Summary

  • Get access to local and community mental health services by speaking with your local doctor.
  • You can get subsidised treatment through the Access to Allied Psychological Services program.
  • You can also access a range of services through the Mental Health Services in Rural and Remote Areas (MHSRRA) program.
Living in rural or regional Victoria has many benefits but it can sometimes make it harder to get the mental health services you need. As a general rule, the more remote your location, the more difficult it is for public and private health practitioners to service your area. This means that you need to be proactive when dealing with your mental health. 

Regional mental health needs

If you live in the country you may face different challenges from people in city areas, including

  • the increased threat of drought or flooding and the stress this can bring to farming communities
  • isolation
  • greater levels of youth unemployment.

Public mental health services in regional Victoria are often some distance away or more costly than they are in the city. Also, the culture of independence, which helps people get by in lean times, can make them feel as though they should be able to manage their problems on their own. For these reasons, many people end up ignoring mental health issues instead of asking for help.

Mental Health Services in Rural and Remote Areas (MHSRRA)

Through the MHSRRA program, people from regional areas in Victoria are now better able to access a range of mental health services.

MHSRRA partners with local organisations like Medicare Locals, Aboriginal Medical Services and the Royal Flying Doctor Service. The program provides access to social workers, psychologists, mental health nurses and Aboriginal mental health workers in areas where there are limited Medicare-subsidised mental health services, such as in rural Victoria.

Learn more about the MHSRRA

Getting help for mental illness

Sometimes it can be hard to ask for help or tell others how you feel. You might feel embarrassed or worried that someone will judge you. At other times, you might not know where to start.

There are a lot of different ways of getting support for mental health issues and, to make it worthwhile, it is important you choose a method that works for you.

Talk to someone

When things are becoming overwhelming, take a step back and think about whether it might help to talk to someone. Talk to your friends and family about what you are going through. Listen to their concerns and be honest about where you are at.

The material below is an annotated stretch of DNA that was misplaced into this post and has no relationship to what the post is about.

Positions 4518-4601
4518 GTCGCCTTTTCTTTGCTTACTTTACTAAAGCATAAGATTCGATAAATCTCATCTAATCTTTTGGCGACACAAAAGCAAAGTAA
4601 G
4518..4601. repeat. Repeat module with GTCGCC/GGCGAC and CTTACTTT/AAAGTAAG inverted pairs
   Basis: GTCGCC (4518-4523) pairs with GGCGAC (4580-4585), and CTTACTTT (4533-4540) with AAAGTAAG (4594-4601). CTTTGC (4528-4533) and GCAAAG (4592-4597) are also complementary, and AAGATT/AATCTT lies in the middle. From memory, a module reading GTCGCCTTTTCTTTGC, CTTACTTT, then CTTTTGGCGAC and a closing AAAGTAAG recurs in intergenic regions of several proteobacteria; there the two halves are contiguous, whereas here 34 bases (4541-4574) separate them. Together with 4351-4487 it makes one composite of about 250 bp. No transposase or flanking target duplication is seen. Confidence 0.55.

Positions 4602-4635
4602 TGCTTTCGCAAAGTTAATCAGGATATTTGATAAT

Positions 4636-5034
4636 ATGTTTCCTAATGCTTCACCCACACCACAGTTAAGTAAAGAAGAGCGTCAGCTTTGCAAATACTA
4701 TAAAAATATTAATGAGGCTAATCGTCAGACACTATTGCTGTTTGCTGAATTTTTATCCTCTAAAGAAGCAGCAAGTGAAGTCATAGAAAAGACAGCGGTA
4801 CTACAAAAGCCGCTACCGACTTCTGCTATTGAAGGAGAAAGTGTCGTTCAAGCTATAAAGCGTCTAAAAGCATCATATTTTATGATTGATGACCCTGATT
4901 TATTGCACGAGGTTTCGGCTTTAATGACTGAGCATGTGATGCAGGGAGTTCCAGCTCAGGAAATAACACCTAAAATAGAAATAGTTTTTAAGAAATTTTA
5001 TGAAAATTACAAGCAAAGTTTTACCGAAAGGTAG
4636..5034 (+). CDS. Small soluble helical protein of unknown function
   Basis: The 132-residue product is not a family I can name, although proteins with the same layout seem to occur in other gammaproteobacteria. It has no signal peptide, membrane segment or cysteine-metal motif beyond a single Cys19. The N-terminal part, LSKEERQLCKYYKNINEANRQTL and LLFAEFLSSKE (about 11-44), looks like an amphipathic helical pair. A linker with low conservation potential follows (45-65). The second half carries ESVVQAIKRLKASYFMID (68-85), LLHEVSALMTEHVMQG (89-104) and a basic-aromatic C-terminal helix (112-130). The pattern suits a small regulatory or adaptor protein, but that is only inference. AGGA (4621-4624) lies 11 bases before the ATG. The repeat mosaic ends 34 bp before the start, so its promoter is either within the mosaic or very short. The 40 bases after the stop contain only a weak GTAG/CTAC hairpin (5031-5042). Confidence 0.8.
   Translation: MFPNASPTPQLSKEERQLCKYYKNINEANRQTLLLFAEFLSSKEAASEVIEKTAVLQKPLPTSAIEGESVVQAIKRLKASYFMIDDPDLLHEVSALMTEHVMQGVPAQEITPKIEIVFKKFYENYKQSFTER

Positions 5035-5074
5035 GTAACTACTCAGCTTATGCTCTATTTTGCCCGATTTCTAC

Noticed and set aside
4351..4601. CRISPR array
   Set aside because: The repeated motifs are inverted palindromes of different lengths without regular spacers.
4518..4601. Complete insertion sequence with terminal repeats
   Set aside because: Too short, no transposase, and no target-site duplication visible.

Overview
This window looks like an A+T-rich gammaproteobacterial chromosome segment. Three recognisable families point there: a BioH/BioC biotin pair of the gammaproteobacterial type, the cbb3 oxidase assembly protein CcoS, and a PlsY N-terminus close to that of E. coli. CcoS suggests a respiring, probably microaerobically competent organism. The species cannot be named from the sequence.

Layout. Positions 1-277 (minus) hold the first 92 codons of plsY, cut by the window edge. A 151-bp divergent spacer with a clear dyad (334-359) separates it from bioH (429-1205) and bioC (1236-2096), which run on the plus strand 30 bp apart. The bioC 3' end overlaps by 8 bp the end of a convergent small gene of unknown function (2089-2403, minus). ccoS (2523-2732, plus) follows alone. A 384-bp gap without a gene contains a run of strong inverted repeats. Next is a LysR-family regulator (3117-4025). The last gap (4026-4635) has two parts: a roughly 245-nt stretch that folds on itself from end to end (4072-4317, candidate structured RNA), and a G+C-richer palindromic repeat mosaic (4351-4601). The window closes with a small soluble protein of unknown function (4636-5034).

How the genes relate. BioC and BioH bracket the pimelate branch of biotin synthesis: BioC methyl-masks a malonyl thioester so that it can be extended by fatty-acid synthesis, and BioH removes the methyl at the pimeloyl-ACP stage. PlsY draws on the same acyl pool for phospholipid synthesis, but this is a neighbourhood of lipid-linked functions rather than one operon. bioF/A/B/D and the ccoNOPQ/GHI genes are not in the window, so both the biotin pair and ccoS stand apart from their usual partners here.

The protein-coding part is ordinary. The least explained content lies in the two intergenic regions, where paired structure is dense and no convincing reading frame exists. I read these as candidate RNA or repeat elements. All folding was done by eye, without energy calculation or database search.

If you are having thoughts of suicide or want to harm yourself, call Lifeline now on 13 11 14.

Mental health helplines are a great option if you are struggling but you do not feel comfortable talking to your loved ones about it. Find someone to talk to through one of the following helplines:

  • Lifeline – call 13 11 14 for this Australia-wide crisis support and suicide prevention service
  • Suicide Call Back Service – call 1300 659 467 for this free service for people having suicidal thoughts or for family or friends affected by suicide.
  • SuicideLine – call 1300 651 251 for free and anonymous support, 24 hours a day, seven days a week across Victoria.
  • Kids Help Line – call 1800 55 1800 for free counselling and advice for young people between the ages of five and 25.
  • Beyondblue  – call 1300 22 4636 for telephone support, information and resources for people dealing with depression or anxiety, or visit their website.
  • Poisons Information – call 131 126 for advice about poisonings, bites and medicine overdoses. 

Visit your doctor

Your local doctor is often the best place to ask for help. Explain how you are feeling. They will be able to advise you on where to find more community mental health treatment and support, and they can also refer you to a counsellor, psychologist or psychiatrist if necessary.

If you think you will have difficulty paying, ask your doctor about Medicare subsidised treatment through the Access to Allied Psychological Services (ATAPS). ATAPS allows doctors to refer patients to psychologists, social workers, mental health nurses, occupational therapists and Aboriginal and Torres Strait Islander health workers. The scheme allows for six sessions each year, with an option for more after a review by your doctor.

Look for mental health resources online

Make use of the many mental health resources and information available online. Organisations like beyondblue, Lifeline, Headspace and Suicide Call Back Service have articles, online forums, and downloadable fact sheets and tool kits about mental health and mental illness.

Always use mental health resources that your doctor or healthcare professional has referred you to, or a website that you trust.

Some helpful mental health websites include:

Lifeline

Suicide Call Back Service 

Kids Help Line 

beyondblue

Where to get help

  • Your doctor
  • Lifeline, call 13 11 14
  • beyondblue, call 1300 22 4636
  • Kids Help Line, call 1800 55 1800
  • Your local community centre

 

More information

Mental health services topics

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This page has been produced in consultation with and approved by: Better Health Channel - (need new cp)

Last updated: September 2015

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